Inspectors from the education watchdog visited Curry Rivel Primary School on March 7-8th, just more than a year after the school was badly flooded after a storm.
The inspectors published their report, praising the school's early years provision and personal development strategy but concluding that it "required improvement" in every other area.
Head teacher Peter Staddon has responded that the report is "not a fair reflection" of the school, and has made a formal complaint about its findings.
Ofsted reported shortcomings at the school:
Pupils' attainment at Key Stage 2 is "not as good as it should be, and pupils do not make sufficient progress"
Attainment in the three Rs (reading, writing and arithmetic) is not high enough to ensure pupils are "prepared well enough" for secondary school
Teaching has "not been consistently effective" to ensure that all pupils (including those who are disadvantaged) progress
There is "insufficient challenge" for pupils to reach their full potential in writing
The school's means of assessing pupils who may need additional support is "not used well enough"
Staff changes have "had a negative impact on leaders' capacity to maintain and build on some of the school's previous strengths"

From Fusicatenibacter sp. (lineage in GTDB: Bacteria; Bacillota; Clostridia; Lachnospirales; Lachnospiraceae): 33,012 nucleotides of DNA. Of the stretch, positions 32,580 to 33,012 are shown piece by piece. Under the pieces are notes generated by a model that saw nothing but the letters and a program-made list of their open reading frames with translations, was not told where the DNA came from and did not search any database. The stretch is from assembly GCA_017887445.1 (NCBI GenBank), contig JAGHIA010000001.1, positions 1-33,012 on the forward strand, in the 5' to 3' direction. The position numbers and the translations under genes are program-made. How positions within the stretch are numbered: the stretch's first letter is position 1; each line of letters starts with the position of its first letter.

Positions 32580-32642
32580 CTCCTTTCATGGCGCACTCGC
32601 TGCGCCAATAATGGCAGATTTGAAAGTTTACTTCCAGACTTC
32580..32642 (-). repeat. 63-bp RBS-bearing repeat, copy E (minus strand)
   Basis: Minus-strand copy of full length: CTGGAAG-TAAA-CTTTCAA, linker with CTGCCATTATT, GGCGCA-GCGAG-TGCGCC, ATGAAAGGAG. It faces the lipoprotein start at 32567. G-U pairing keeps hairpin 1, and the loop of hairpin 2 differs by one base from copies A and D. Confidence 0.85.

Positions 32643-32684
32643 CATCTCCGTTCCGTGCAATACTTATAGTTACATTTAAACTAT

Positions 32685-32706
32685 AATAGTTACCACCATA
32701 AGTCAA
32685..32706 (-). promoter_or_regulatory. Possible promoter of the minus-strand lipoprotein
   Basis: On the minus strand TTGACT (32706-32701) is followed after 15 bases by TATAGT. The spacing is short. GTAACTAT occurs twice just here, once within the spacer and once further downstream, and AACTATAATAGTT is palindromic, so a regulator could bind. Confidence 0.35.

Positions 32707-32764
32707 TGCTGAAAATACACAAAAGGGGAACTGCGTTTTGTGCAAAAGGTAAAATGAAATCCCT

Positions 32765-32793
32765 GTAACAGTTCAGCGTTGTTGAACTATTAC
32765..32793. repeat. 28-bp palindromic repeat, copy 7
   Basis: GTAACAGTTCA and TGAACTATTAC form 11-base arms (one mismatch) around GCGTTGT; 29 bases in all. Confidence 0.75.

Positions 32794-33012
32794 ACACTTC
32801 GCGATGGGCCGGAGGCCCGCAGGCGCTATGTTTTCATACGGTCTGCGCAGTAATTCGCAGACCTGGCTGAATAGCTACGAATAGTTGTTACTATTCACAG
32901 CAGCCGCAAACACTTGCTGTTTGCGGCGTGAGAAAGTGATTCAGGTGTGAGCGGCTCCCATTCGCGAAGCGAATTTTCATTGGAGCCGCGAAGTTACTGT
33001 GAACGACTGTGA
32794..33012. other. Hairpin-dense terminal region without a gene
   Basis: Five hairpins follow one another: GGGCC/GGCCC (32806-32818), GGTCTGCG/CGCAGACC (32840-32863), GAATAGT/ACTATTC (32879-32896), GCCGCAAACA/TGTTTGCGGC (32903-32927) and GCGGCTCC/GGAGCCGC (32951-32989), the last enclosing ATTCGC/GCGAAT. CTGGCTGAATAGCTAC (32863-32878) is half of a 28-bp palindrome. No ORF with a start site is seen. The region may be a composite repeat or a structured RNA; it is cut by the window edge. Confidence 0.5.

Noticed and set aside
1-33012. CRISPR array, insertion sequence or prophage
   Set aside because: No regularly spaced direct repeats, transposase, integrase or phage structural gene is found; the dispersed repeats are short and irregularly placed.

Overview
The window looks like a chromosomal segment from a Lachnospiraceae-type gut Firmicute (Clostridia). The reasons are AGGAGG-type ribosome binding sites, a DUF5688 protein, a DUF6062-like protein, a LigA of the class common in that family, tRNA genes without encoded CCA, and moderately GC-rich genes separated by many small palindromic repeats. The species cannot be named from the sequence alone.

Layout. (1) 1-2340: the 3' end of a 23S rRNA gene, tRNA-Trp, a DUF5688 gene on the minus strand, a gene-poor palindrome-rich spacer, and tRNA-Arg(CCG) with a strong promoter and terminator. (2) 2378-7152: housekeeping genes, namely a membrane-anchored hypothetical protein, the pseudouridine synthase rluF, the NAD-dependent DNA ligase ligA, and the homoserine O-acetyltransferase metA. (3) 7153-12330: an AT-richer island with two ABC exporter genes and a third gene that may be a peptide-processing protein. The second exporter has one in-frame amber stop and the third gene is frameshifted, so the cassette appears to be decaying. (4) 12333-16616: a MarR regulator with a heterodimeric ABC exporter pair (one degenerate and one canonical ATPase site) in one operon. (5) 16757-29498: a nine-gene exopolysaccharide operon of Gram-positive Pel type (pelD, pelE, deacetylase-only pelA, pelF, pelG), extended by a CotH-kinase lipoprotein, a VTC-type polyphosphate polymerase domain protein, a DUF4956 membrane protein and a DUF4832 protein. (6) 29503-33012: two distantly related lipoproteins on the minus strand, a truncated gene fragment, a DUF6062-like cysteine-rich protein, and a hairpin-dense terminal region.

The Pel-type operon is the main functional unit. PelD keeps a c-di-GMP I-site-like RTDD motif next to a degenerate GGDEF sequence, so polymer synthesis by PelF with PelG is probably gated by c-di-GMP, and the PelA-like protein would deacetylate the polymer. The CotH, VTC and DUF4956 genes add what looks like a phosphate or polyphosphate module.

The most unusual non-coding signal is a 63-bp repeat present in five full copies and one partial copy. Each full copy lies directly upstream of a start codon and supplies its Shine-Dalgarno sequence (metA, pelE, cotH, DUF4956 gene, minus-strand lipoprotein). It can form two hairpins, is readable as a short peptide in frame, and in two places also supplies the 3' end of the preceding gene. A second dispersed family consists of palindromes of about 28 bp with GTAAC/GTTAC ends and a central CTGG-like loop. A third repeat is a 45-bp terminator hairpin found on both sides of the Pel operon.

The senior leadership team is "not yet having a sustained impact" on areas requiring improvement
Ofsted reported strengths at the school:
There is good teaching at Key Stage 1 and pupils in Nursery and Reception classes "make good progress"
There is "strong spiritual, moral, social and cultural development" for pupils
Pupils are well-behaved, "feel safe and are well cared for", with parents being very supportive of the school
The school's government has improved and effectively holders leaders to account.
Mr Staddon said: "As a school we find this result very disappointing. However, we feel that for a number of reasons the report is not a fair reflection of the school at the present time."
"We believe the inspection failed to meet their duties, as directed in The Ofsted Code of Conduct, and consequently we have made a formal complaint."
Mr Staddon claims that the inspectors did not focus on the achievements of current pupils, with their inspection coinciding with a school trip involving children from Years 4, 5 and 6.
He said: "The Ofsted report has based its judgement on historic Year 6 examination results and from a selection of 10 Key Stage 2 books (from a possible 60).
"This is because Year 4, 5 and 6 children were on a residential trip for the entire inspection. None of these children were spoken to, asked for their opinions or given the chance to discuss their learning.
"No lessons were observed in this key area of the school. In fact only two lessons out of a possible 40 were observed. Therefore, inspectors were not able to see for themselves the full extent of the improvements we had already made in this academic year."
Mr Staddon added that he did not think that the school's flooding – for the third time in 11 years – was a factor in the inspectors' decision.